Former U of C cop claims he was made scapegoat and fired after protest on campus

SHARE Former U of C cop claims he was made scapegoat and fired after protest on campus

A former high-ranking official in the University of Chicago’s private police department is suing the university, claiming campus police administrators made him a scapegoat after an on-duty UCPD detective joined an on-campus protest in 2013.

Milton Owens filed the lawsuit Wednesday in Cook County Circuit Court against the University of Chicago, President Robert Zimmer and several members of the UCPD.

According to the suit, Owens—who left his job as a sergeant in the Chicago Police Department for UCPD in 2010—was in command of the department during a 2013 protest over the university’s lack of an adult trauma center.

The UCPD knew the protest was scheduled for Feb. 23 and worked on a strategy in the days before, including asking neighboring Chicago Police districts for assistance, the suit said.

Kevin Booker, Interim Deputy Chief, gave a presentation during a Feb. 18 meeting that detailed officers’ duties, the suit said. Also at the meeting, Owens learned he would be leading all UCPD personnel during the protest.

Booker’s presentation called for three detectives to be dressed in “plain clothes” and be “responsible for Intelligence relating to [the protest] and/or outside groups planning action to interrupt [the protest],” the suit stated.

Two of those three detectives were tasked with audio- and videotaping the protest as well, but UCPD Chief Marlon Lynch shot the idea down, saying the “Chicago Police Department ‘had problems with that’,” the suit stated.

Owens preferred the three detectives dress in uniform, but Brooks—named as a defendant in the suit—said Assistant Chief Gloria Graham wanted them in plain clothes, the suit stated. Graham is also named as a defendant.

As part of Booker’s plan, Owens told the third detective, Janelle Marcellis, that she was to be out with the protestors to gather “”intelligence relating to the event, and to call Owens “with any information which would interrupt the peaceful protest,” the suit stated. Marcellis was wearing a leather jacket and blue jeans.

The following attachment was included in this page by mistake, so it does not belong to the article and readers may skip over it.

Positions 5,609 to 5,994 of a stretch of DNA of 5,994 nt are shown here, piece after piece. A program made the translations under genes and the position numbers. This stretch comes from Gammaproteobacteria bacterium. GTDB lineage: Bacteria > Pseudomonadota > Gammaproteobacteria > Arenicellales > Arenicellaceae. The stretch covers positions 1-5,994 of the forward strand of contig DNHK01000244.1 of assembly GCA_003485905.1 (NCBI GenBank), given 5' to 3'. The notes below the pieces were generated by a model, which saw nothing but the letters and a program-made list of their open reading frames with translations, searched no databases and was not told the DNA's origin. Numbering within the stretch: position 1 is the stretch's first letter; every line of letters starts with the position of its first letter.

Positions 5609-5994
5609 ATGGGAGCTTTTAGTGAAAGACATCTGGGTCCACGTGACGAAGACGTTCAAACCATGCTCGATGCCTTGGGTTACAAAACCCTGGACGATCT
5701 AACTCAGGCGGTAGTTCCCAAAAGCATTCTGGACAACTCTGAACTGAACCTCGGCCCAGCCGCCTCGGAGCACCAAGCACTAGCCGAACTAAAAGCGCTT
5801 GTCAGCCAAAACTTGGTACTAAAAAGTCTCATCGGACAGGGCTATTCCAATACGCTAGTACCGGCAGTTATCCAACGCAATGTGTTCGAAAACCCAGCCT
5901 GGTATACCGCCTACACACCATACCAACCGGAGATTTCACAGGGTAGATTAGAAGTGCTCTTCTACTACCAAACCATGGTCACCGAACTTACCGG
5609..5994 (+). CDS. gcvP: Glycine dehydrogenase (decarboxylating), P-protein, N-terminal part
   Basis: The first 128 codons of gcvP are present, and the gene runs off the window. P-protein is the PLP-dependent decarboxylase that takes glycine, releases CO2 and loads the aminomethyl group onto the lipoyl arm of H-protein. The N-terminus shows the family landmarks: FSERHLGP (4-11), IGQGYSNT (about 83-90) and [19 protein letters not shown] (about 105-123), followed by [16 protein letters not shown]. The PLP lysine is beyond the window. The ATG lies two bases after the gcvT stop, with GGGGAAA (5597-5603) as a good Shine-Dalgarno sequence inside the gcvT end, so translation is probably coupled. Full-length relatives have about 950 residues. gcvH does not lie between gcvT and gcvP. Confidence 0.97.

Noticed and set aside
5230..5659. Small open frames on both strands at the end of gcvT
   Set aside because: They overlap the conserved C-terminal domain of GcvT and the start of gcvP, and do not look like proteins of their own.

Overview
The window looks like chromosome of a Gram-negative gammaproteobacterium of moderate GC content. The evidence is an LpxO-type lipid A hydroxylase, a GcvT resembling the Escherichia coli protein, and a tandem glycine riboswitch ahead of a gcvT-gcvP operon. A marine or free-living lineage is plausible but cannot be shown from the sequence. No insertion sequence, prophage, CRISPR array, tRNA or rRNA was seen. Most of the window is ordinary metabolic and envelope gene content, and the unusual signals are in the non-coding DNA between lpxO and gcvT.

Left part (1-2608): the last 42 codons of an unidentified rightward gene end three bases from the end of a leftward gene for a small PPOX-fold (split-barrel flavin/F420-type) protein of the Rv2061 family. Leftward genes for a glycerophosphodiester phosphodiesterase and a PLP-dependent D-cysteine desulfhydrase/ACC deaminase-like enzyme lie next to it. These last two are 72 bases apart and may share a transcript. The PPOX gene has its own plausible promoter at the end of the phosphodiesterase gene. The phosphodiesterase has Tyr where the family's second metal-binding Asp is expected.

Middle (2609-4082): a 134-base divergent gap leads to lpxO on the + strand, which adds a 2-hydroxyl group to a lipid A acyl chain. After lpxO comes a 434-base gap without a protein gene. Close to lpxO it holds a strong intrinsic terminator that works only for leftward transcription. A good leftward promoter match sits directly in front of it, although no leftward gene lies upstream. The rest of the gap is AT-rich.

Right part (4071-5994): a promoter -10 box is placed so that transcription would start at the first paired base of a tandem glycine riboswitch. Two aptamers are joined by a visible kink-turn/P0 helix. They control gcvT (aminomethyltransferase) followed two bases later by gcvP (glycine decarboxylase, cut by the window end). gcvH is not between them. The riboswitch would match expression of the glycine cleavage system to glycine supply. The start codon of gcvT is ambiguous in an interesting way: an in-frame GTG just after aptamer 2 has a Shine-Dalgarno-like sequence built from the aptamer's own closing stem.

Lynch saw Marcellis and the way she was dressed before the protest began and had no problem with it, the suit stated.

The day after the protest—during which no arrests were made—Owens received accolades from superiors, including Lynch, the suit stated.

But six days after the protest, the university’s student newspaper, the Chicago Maroon, ran a story and photos showing Marcellis out marching with protestors while texting Owens.

Then-Provost Thomas Rosenbaum, issued a statement to the Maroon that was later posted on the University’s website stating: “President Zimmer and I view the behavior as described to be antithetical to the University’s values and we will not tolerate it.”

The university commissioned the law firm Schiff Harden to investigate the tactics, and the firm found that Owens had ordered Marcellis to join the protestors.

“The detective stated that she undertook such conduct as a result of an order by the commanding officer who was responsible for the detectives’ work on February 23rd to ‘blend in and get intel,’ a directive acknowledged and confirmed by the commanding officer and others,” the report said.

The lawsuit stated that in the days after the protest, Owens told Marcellis that she should never have taken a sign protesters were passing out.

On Feb. 26, Owens and Lynch discussed his possible promotion to Executive Officer, but on March 4, Owens was notified of charges against him stemming from the protest, the suit stated. He was terminated on May 21.

Owens alleges the University, Zimmer, Lynch, Graham and Booker “have continuously and repeatedly published false statements regarding [Owen].”

In addition to the Chicago Maroon, the Chicago Sun-Times, Chicago Tribune and published stories in 2013 about the protest.

A spokesman for the University of Chicago declined to comment on the suit.

The five-count suit alleges breach of contract, fraud, and intentional and reckless infliction of emotional distress. It seeks more than $250,000 in damages.

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